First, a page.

“Ohio State’s priority FAFSA filing date is Feb. 1 for maximum aid consideration,” Johnson says. “We strongly encourage every student to file the FAFSA to be considered for the most financial aid for which they are eligible, including scholarships, grants, loans and federal work study.”
Marquez agrees. “At Berkeley, we encourage applicants to submit their FAFSA and/or California Dream Act Application as early as possible,” she says. “We release financial aid offers at the time of admission in the spring.”
This is also the time to begin looking for non-school-affiliated scholarship opportunities. For instance, College Ave Student Loans has a monthly scholarship award and chooses a new student recipient each month.
Complete that last semester of high school strong. Johnson reminds students and parents that most colleges make final admission contingent upon receipt of the final high school transcript at the end of senior year.
The dates when colleges send letters of acceptance or declination varies widely. Niles says they might be within as little as two weeks of submitting one’s application. Some letters arrive, however, in mid to late March. Usually students receive offers of financial aid packages at the same time.
May 1 is National Decision Day, when most institutions require confirmation of planned attendance. “Deciding which college to choose is often the most difficult decision a 17- or 18-year-old makes in his or her life up to that point,” Niles says, adding that there isn’t just one right school for most students.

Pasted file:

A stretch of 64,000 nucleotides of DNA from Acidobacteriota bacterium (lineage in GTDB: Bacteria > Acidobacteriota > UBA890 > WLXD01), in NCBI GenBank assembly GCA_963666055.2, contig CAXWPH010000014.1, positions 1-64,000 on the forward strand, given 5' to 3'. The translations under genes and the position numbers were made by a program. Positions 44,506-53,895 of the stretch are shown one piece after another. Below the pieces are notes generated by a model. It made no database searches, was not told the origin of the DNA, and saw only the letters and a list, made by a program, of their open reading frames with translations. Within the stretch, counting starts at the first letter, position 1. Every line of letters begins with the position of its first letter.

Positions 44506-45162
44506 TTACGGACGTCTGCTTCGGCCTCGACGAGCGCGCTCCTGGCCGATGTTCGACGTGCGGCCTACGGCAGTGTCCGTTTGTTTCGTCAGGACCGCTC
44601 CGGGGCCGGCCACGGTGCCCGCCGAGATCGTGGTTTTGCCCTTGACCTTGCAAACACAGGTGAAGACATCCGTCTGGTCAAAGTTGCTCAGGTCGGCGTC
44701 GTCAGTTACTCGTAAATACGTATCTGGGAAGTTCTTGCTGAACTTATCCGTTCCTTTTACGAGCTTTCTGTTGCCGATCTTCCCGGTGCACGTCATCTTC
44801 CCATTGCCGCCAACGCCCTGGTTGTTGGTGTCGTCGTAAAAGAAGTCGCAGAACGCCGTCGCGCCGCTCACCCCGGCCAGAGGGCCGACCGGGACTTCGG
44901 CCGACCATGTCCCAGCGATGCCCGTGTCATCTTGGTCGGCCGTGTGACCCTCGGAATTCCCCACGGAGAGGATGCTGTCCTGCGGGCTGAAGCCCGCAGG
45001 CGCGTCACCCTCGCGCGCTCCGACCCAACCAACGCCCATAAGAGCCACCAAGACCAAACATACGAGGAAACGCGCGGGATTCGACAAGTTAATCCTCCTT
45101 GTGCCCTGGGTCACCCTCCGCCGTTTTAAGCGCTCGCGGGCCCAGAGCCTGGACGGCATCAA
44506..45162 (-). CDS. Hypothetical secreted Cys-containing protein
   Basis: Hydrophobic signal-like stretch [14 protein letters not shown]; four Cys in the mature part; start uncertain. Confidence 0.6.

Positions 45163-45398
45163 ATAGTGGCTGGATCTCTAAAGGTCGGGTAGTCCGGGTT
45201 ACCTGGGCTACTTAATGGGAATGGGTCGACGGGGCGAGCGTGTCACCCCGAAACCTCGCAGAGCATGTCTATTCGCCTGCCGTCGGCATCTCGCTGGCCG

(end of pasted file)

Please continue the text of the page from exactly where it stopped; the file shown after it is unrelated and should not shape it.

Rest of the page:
To make that decision, Marquez advises considering the school’s location, environment and campus size, plus its academic reputation, support for the student’s intended major and academic resources.
Also weigh your financial options. If you’re considering private student loans you can use the College Ave Student Loans’ calculator to find your best repayment options.
Parents and students should also prepare to pay deposits to the school of choice at this time. Those can range from $100 to $500 and typically apply to the fall semester’s tuition.
During the summer prior to freshman year, colleges will contact students and parents with a variety of preparation materials, including housing applications, request for payment of the first semester’s tuition, registration for classes and invitations to participate in a variety of college life activities. Niles says to make sure to keep up with all these communications and deadlines and attend orientation activities if they’re available.
Harlan Cohen, best-selling author and college lifestyle expert, also recommends plugging into the school’s social channels. Start with the school’s main channels – such as Facebook, Twitter and Instagram – but you can also encourage your student to search for specific campus departments, the student newspaper, athletics, clubs, office of student life, even leaders at the school.
In addition, Cohen recommends having an honest conversation about the upcoming school year.What are your expectations when it comes to calling home? Grades? Who is paying the phone bill? By having these discussions before school starts, it sets the path for a smoother transition the first year.
This is also a good time to prepare a budget, not just to cover tuition, room and board but also the expenses of daily living. Working up an estimate of the student’s monthly cost of living can help parents and students see if they need to arrange necessary, additional funding before the school year begins.